Shock #2

On Bonaire they created a final resting place for all the trash: a landfill. This is the most common way to get ‘rid’ of trash, all around the world. We were invited to come and see the landfill with our own eyes. We arrived at a large hill, covered in dirt, perfumed with Eau d’Trash. Underneath the dirt the plastic corpes, the consumer waste, were buried. As we reached the top of the 25-meter hill we found that lush nature, some houses and a lagoon surrounded the landfill. The wind grabbed a few plastic packages and dropped them off a few meters down the hill.

Than a dump truck came with fresh consumer waste. As it unloaded, our jaws dropped because of the scene that unfolded in front of our eyes.IMG_0983

Dozens of goats stormed towards the fresh waste, digging their heads in search of something to eat. It was a feast, where the hurdle munched on food scraps, paper and yes, plastic packaging. The crackling sound of plastic between their yaws still gives me shivers down my spine.

Later we learned that goats are eaten on the island in the famous ‘Kabritu Stoba’ dish. We haven’t tasted it yet.

Trash to Ca$h

A whole world of plastic problems exists on this one small island. It may sound sad and an impossible mission, but we thought this as the perfect opportunity for change. Most coastal cities, regions and countries have similar waste management problems and are all in search of solutions. If we can make a blueprint on how to stop the plastic problems from bad waste management, it can be copied all over the world. We call this blueprint Plastic Urban Mining. With Plastic Urban Mining we help companies, educational institutions, governments and communities in the transition from a linear to a circular economy by managing the whole plastic cycle. High collection and recycling rates decrease plastic litter from becoming plastic soup. From creating awareness & education to the development of products made out from the recycled plastic, Plastic Urban Mining is the all-in-one solution for every city, region and country.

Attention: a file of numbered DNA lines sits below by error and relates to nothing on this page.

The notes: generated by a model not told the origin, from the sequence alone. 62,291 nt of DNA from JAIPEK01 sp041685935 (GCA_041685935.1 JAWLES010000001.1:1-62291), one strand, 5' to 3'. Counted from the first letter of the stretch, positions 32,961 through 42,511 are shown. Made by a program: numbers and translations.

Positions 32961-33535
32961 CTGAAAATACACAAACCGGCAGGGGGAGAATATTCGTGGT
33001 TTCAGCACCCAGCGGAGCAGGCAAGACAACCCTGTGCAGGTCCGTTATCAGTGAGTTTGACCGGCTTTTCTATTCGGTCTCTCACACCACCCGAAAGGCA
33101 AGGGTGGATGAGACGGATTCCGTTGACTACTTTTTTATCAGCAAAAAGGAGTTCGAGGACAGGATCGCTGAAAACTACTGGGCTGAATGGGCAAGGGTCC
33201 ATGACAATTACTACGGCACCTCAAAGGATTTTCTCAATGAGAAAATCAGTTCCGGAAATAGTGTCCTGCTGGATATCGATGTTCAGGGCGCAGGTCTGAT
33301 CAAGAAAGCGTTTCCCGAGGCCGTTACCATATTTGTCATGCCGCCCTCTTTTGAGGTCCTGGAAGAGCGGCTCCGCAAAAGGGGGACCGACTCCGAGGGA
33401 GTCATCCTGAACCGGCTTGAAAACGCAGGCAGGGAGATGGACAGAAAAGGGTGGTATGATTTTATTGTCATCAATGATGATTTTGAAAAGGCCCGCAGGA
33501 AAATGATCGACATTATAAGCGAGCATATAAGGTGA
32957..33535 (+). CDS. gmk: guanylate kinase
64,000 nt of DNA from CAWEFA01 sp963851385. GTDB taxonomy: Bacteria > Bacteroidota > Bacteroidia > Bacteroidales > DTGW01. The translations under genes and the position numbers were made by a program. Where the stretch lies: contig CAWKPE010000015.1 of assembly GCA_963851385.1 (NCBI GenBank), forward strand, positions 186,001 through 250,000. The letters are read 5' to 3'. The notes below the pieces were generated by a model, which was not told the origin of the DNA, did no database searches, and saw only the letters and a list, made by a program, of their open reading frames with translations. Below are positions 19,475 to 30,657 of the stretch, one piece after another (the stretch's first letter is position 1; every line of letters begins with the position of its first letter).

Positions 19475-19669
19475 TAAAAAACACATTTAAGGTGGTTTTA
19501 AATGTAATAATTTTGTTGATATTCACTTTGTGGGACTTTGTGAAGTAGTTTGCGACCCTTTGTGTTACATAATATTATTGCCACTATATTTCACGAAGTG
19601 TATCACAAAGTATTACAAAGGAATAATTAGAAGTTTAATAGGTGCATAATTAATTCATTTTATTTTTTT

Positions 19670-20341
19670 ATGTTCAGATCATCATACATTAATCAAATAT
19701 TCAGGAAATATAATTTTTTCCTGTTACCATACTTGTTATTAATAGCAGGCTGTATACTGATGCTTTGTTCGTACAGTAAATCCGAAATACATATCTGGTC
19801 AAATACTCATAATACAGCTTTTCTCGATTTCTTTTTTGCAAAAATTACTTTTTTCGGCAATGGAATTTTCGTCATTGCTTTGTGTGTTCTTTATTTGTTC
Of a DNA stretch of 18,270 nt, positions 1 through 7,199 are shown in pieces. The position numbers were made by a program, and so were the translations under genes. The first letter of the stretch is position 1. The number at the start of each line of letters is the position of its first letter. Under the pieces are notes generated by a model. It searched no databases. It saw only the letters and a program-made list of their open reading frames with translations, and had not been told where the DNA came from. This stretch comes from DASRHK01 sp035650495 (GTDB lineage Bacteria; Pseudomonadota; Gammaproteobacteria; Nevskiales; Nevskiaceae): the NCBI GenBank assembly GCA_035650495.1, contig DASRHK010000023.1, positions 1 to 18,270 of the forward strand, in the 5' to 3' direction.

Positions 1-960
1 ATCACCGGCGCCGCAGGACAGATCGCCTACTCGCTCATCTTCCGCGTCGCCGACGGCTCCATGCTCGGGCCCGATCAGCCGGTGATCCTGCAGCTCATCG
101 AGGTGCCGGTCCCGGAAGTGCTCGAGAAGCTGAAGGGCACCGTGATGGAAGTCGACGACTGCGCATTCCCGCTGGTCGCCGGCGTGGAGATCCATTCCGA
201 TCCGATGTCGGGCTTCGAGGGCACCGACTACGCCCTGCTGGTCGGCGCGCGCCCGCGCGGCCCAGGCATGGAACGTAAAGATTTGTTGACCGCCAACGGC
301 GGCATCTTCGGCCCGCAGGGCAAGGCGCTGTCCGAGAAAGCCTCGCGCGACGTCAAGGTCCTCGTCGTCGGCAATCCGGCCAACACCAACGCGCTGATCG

That’s why PSF teamed up with environmental NGO Boneiru Duradero and waste management company Selibon, both from Bonaire, to address the plastic problems, raise awareness among the inhabitants with the Trash to Ca$h project. This project is the first step towards an island that fully controls its plastic, from import to recycling.

During the course of two weeks we’ve setup and joined some inspiring events, meeting great people who change the island for the better.

Want to know what we did and whom we met?

Follow us on Instagram and read our next blog soon! Stay tuned!



Entomologist Bart Knols: “There is a clear link between waste, and indeed plastics, and the spread of mosquitoes that cause Zika.”

The accumulation of garbage and waste attracts pests such as rats, mice, or, in this case, insects. This is the opinion of the Dutch entomologist Bart Knols , who insists there is a clear link between waste—including plastics—and the spread of mosquitoes that cause Dengue, Chikungunya, and Zika.

“When the mosquito made it across to the Americas, it adapted to breeding in small containers,” Knols explains. “Therefore, any piece of plastic that can hold rainwater is a potential breeding site: The more plastic waste lying around, the more breeding sites; the more breeding sites, the more mosquitoes; the more mosquitoes, the higher the risk of disease transmission,” he says.

Daniel Poolen, project manager of Plastic Urban Mining, a project initiated by the Plastic Soup Foundation, agrees. “Plastics last for a very long time in nature and they can easily transport bacteria and viruses, especially in small streams, rivers, lakes or bays, where there is constant contamination due to sewage and the illegal dumping of trash.”